A thriving residency program has obvious benefits for the dance community it fosters—but it can transform the artistic career of its founder, too. Bordenave's program has helped him and his colleagues capitalize on opportunities to collaborate with diverse artists, and bring in guests hailing from Nederlands Dans Theater, Batsheva Dance Company, Ballet BC and Cullberg Ballet. After Solange Knowles attended one of No)one's performances choreographed by Danielle Russo, her people reached out and were interested in presenting the performance again. The resulting show drew 200 people from the R&B world and was a coup for the company, Russo and the mission of broadening the dance community.
As you're prepping your Thanksgiving meal, why not throw in a dash of dance?
This year's Macy's Thanksgiving Day Parade is stuffed (pun intended) with performances from four stellar Broadway shows, the Radio City Rockettes and students from three New York City dance institutions.
Tune in to NBC November 28 from 9 am to noon (in all time zones), or catch the rebroadcast at 2 pm (also in all time zones). Here's what's in store:
Back in 2011 when Joe Lanteri first approached Katie Langan, chair of Marymount Manhattan College's dance department, about getting involved with New York City Dance Alliance, she was skeptical about the convention/competition world.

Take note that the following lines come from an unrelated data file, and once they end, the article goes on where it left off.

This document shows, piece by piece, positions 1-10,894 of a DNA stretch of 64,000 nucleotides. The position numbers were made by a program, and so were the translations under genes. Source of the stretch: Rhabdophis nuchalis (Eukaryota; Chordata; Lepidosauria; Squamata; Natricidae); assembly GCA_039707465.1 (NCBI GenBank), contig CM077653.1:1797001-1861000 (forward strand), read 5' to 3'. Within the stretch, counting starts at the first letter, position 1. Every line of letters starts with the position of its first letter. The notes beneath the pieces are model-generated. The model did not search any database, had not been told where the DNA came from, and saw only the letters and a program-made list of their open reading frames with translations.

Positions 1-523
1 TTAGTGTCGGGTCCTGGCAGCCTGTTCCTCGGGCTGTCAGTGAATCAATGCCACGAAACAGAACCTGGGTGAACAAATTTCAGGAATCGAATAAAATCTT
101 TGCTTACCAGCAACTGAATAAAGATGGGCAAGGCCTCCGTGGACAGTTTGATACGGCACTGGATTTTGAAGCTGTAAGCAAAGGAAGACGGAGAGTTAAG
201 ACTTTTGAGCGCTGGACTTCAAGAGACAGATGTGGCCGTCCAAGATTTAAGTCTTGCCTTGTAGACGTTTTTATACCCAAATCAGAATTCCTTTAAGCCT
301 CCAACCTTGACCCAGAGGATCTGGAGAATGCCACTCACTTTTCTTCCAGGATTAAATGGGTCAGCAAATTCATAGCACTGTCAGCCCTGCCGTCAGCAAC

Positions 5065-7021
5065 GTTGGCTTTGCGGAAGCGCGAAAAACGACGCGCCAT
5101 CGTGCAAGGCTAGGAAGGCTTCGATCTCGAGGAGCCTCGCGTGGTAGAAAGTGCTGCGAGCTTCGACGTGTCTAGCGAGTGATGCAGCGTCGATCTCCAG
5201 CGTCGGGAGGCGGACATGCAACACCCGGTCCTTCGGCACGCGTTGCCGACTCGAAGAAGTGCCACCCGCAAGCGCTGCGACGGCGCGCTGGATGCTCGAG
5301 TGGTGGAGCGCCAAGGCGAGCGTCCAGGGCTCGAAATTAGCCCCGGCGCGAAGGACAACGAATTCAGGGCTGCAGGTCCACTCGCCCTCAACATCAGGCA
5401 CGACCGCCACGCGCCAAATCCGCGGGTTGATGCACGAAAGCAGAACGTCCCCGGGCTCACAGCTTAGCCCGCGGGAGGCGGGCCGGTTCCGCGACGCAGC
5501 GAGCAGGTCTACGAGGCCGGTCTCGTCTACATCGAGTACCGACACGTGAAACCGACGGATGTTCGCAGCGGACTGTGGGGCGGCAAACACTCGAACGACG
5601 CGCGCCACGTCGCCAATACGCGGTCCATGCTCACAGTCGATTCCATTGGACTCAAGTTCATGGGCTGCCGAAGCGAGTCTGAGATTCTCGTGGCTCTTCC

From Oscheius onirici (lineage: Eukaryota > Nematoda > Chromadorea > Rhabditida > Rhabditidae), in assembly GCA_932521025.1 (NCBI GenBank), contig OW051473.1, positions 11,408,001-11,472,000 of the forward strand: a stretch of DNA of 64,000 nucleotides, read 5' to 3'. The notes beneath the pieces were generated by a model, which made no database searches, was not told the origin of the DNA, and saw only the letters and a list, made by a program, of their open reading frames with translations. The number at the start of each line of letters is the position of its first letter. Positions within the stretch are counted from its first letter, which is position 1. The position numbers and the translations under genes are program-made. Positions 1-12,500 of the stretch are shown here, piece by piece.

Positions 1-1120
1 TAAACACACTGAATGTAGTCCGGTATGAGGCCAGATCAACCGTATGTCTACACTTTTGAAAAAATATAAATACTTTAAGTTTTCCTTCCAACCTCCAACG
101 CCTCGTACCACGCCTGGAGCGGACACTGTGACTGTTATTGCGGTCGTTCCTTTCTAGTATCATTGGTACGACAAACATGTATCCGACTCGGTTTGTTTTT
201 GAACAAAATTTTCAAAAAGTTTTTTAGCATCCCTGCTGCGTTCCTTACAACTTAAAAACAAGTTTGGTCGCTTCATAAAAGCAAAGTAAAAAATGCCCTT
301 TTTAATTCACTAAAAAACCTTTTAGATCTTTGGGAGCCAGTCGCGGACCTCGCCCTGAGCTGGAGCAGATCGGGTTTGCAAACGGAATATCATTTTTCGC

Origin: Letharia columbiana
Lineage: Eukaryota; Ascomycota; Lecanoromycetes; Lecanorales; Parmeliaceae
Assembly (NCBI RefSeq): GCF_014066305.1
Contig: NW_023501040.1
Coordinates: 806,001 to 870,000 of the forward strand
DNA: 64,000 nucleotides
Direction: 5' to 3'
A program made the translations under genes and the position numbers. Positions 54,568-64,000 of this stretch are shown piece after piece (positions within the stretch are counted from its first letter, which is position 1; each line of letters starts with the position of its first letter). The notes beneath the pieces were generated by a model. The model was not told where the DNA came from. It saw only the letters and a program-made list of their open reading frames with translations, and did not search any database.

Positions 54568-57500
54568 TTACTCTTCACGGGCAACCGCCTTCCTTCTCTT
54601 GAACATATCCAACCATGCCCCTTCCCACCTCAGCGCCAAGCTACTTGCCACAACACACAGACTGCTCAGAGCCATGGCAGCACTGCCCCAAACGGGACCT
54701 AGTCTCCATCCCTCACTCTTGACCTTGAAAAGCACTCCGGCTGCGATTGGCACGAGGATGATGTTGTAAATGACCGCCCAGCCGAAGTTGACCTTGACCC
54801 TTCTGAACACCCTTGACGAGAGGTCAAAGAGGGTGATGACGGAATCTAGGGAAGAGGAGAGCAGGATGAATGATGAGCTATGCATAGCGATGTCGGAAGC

"But I was pleasantly surprised by the enormity of talent that was there," she says. "His goal was to start scholarship opportunities, and I said okay, I'm in."
Today, it's fair to say that Lanteri has far surpassed his goal of creating scholarship opportunities. But NYCDA has done so much more, bridging the gap between the convention world and the professional world by forging a wealth of partnerships with dance institutions from Marymount to The Ailey School to Complexions Contemporary Ballet and many more. There's a reason these companies and schools—some of whom otherwise may not see themselves as aligned with the convention/competition world—keep deepening their relationships with NYCDA.
Now, college scholarships are just one of many ways NYCDA has gone beyond the typical weekend-long convention experience and created life-changing opportunities for students. We rounded up some of the most notable ones:
Last week, Variety reported that Sergei Polunin would reunite with the team behind Dancer for another documentary. "Where 'Dancer' looked at his whole life, family and influences," director Steven Cantor said, " 'Satori' will focus more squarely on his creative process as performer and, for the first time ever, choreographer." The title references a poorly received evening of work by the same name first presented by Polunin in 2017. (It recently toured to Moscow and St. Petersburg.)
I cannot be the only person wondering why we should care.
"The show must go on" may be a platitude we use to get through everything from costume malfunctions to stormy moods. But when it came to overcoming a literal hurricane, Houston Ballet was buoyed by this mantra to go from devastated to dancing in a matter of weeks—with the help of Harlequin Floors, Houston Ballet's longstanding partner who sprang into action to build new floors in record time.